Although I agree that there are likely other elements at work in this case, I don't think it's fair or proper to completely glaze over the importance of heat to a tropical fish. Bettas rely upon temperature for their entire metabolism--often room temperature is cold enough to cause digestive stress, lethargy, and compromise their immune systems. I would never advocate keeping a betta without a heater--especially when you don't know the living conditions of the person you're talking to. Even when your house is typically warm, you never know when you will face a sudden cold spell, or someone in your house decides they're hot and kicks up the climate control. Heaters are a very cheap necessity, they are a good investment.

As for the topic at hand, you should be doing 100% water changes on the tank that you have every day. Instead of betta H20, I highly recommend using tap water along with dechlorinator. The pet store makes more money from selling you water than they do from you making your own with dechlorinator--you will save money this way and your betta will have a healthier and more stable environment. Bottled water lacks essential minerals for stabilizing pH, among other things.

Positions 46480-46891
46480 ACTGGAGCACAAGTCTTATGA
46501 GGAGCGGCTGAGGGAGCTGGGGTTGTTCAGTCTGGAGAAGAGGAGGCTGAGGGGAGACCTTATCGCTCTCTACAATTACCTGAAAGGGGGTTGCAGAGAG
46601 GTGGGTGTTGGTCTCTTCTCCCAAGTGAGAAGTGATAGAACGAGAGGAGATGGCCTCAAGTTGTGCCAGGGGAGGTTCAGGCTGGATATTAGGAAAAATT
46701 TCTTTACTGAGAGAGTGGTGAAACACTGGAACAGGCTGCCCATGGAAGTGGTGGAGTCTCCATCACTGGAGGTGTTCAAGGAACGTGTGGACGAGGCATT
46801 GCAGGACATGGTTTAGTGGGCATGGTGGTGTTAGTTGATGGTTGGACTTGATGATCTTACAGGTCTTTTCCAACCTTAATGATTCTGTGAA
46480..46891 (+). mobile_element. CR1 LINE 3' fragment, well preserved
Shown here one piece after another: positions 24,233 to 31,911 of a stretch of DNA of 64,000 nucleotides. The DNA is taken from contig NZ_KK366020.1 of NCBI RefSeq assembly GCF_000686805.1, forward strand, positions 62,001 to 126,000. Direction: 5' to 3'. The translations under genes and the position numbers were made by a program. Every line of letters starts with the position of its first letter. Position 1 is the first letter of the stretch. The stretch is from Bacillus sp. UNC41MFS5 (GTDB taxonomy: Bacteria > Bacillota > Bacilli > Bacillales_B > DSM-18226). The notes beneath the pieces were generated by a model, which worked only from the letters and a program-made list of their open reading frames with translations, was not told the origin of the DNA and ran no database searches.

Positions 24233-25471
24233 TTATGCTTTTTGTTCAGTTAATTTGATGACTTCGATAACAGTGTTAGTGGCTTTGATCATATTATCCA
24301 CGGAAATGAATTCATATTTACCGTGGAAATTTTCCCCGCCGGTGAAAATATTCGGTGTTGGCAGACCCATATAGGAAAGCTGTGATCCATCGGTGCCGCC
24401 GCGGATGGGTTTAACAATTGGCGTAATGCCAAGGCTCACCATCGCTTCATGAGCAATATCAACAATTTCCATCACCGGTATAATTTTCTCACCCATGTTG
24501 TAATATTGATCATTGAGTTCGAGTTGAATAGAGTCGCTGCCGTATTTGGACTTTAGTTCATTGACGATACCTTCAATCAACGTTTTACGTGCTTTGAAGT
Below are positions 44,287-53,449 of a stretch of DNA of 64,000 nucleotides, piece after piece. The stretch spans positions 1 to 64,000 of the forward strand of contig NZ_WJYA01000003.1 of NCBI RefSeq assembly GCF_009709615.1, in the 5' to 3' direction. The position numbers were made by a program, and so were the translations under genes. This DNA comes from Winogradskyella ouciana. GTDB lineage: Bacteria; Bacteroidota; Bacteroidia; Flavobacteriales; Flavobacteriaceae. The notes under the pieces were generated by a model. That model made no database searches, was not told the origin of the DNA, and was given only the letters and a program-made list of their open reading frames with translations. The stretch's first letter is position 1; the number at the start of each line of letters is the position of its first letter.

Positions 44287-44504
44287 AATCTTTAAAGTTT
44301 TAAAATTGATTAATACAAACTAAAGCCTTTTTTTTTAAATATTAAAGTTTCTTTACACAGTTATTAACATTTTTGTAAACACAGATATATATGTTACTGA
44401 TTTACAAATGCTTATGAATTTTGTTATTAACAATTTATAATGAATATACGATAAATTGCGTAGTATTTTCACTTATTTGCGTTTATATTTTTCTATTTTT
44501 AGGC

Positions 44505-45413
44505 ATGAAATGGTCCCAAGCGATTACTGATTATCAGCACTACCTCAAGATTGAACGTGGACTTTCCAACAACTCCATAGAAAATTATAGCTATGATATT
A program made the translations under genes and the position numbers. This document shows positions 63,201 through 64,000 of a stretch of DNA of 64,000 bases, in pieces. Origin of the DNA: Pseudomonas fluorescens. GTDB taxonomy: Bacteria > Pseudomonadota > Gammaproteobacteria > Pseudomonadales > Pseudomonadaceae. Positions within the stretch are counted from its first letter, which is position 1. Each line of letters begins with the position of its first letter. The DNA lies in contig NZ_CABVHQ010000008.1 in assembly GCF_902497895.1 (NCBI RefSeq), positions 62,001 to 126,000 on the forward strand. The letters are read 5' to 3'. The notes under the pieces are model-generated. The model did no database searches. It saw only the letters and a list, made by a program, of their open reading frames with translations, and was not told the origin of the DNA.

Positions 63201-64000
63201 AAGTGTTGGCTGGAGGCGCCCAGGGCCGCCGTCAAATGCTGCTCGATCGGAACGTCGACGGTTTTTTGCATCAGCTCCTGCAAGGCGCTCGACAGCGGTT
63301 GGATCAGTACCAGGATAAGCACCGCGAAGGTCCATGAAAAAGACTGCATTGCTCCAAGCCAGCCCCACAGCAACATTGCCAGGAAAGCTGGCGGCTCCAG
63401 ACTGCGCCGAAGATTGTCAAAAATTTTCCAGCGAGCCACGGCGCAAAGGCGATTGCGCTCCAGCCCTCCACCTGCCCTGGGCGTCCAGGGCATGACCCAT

If you can't afford to upgrade your betta to a tank that can be heated, I suggest going to walmart or target and buying a rubbermaid/sterilite plastic storage bin. 4 gallon bins are only about $3, and can be heated safely. They're not that pretty, but until you can upgrade, it is a great way to house your betta.

I use and recommend this heater: http://www.fosterandsmithaquatics.com/product/prod_display.cfm?c=3578+3743+11368&pcatid=11368 it is important that the heater you buy has an adjustable temperature dial. This means that the heater will be able to sense when the water is cold and turn on, and sense when the water is too hot and turn off. Other pre-set heaters and heater pads cannot do this, and often overheat the water or don't heat it enough.